7. Goals: Take into account the short– and long–term impact on your practice. How will the EHR improve your productivity and efficiencies, and will this improve your practice’s bottom line?
8. References: Make 5–10 reference calls with practices similar in size and specialty. Speak to existing clients and ask about their implementation, training, support experience, and how quickly their vendor responds. No feedback is more powerful than the opinions of actual system users.
9. Interoperability: Interoperability will be a key player with Stage 2 meaningful use, which moves the focus from just collecting information to sharing it. Make sure your prospective vendor has a solid and attainable plan for Stage 2, with the proper investment and staffing needed to make it a reality. Systems that have proprietary and overly complex data–capture models will struggle to meet the standards. These systems may require time–consuming programming changes in order to fulfill Stage 2 requirements.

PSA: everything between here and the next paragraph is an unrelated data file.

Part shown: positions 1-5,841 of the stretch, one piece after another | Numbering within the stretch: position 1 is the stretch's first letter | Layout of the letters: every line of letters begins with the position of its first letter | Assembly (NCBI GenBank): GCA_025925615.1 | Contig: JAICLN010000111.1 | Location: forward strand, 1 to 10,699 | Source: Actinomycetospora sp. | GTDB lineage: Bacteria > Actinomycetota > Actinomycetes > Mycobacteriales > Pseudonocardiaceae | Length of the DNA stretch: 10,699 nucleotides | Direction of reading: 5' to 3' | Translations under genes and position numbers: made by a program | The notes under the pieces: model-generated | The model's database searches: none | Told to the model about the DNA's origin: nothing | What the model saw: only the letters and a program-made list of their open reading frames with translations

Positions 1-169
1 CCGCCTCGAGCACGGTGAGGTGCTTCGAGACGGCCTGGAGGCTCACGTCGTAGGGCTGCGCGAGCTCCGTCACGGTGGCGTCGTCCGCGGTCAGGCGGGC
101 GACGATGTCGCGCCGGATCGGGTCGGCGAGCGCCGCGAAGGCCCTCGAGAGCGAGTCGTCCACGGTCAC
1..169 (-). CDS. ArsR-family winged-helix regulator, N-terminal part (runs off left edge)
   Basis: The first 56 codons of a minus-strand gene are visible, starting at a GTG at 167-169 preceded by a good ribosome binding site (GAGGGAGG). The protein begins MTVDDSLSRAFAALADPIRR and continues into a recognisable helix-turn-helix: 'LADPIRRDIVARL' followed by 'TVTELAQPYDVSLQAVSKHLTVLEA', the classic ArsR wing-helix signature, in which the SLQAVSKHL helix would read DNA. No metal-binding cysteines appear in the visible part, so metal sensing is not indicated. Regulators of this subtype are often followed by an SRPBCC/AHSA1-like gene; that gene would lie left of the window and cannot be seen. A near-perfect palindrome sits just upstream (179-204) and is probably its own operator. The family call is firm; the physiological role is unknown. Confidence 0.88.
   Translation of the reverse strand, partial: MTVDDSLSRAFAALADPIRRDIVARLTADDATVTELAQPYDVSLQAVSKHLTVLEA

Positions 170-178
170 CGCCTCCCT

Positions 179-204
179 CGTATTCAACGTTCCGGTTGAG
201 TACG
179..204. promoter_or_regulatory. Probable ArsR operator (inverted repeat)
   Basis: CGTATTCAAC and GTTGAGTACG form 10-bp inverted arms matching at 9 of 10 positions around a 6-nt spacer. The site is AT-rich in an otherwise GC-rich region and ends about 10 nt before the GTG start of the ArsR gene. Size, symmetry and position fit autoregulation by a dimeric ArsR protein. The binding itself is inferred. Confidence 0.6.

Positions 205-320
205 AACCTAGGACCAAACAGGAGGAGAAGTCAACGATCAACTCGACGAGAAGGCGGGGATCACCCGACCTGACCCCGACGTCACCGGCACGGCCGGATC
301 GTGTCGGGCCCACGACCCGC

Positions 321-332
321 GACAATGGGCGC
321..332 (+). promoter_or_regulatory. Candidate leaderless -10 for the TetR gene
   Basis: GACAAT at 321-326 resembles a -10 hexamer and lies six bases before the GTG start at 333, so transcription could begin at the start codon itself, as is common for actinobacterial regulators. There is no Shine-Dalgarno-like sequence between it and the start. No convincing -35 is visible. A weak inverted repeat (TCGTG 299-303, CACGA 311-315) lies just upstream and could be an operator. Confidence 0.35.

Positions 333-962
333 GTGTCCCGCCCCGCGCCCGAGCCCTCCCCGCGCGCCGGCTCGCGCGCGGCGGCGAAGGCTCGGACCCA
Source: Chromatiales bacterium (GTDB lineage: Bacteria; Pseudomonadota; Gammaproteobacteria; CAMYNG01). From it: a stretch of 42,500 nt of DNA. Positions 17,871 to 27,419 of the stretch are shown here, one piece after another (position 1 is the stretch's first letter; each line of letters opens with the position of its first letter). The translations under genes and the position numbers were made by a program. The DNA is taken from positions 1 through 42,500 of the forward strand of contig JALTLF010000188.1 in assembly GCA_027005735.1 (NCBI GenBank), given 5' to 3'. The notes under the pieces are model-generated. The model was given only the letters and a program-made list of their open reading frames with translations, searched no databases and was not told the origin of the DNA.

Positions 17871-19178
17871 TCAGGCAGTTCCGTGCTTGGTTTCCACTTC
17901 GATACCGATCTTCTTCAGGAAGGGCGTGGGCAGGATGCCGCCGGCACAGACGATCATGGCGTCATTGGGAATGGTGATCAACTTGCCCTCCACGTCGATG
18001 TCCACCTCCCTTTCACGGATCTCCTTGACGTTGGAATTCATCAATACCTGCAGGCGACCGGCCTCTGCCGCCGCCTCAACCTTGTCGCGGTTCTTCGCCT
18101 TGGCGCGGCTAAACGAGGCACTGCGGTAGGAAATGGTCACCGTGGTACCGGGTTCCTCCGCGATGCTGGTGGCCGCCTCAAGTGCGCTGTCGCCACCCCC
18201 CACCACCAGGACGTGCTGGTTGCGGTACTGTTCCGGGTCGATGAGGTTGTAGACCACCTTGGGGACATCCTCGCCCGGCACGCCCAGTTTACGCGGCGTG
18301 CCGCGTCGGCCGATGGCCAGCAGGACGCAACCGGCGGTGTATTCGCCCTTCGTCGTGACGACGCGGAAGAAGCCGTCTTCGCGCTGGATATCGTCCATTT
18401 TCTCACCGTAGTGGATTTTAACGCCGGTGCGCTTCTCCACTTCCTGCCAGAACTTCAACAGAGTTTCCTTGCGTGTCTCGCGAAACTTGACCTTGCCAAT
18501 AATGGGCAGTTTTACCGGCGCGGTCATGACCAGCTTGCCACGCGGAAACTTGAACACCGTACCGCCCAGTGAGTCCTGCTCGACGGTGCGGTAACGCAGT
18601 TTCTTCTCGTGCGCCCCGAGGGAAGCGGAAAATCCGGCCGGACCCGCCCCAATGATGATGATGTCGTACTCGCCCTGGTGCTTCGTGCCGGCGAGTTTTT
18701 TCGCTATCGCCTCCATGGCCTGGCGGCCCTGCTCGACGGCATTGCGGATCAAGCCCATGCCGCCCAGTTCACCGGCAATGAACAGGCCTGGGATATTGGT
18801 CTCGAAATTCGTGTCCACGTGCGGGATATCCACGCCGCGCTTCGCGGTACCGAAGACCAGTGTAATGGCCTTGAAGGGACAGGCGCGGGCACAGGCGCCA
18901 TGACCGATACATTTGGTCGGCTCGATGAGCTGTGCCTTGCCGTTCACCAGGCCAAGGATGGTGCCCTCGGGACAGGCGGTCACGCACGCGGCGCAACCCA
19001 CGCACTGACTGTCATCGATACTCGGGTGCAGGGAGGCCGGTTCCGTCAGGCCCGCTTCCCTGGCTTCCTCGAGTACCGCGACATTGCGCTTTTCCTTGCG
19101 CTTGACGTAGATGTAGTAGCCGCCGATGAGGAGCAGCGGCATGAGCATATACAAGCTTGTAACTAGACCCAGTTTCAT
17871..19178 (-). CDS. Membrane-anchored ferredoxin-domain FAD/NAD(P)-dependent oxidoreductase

10. Meaningful Use: Make sure you select a system that supports the critical administrative and clinical workflows of your practice. A system that cannot meet your unique specialty needs will severely diminish productivity and will offset the potential gains from meaningful use incentives.
11. Data: Make sure the systems you evaluate collect and manage data on your terms and with the least staff/physician interaction possible. Rigid, linear, point–and–click systems require far too many clicks and capture extraneous data that is not germane to the visit.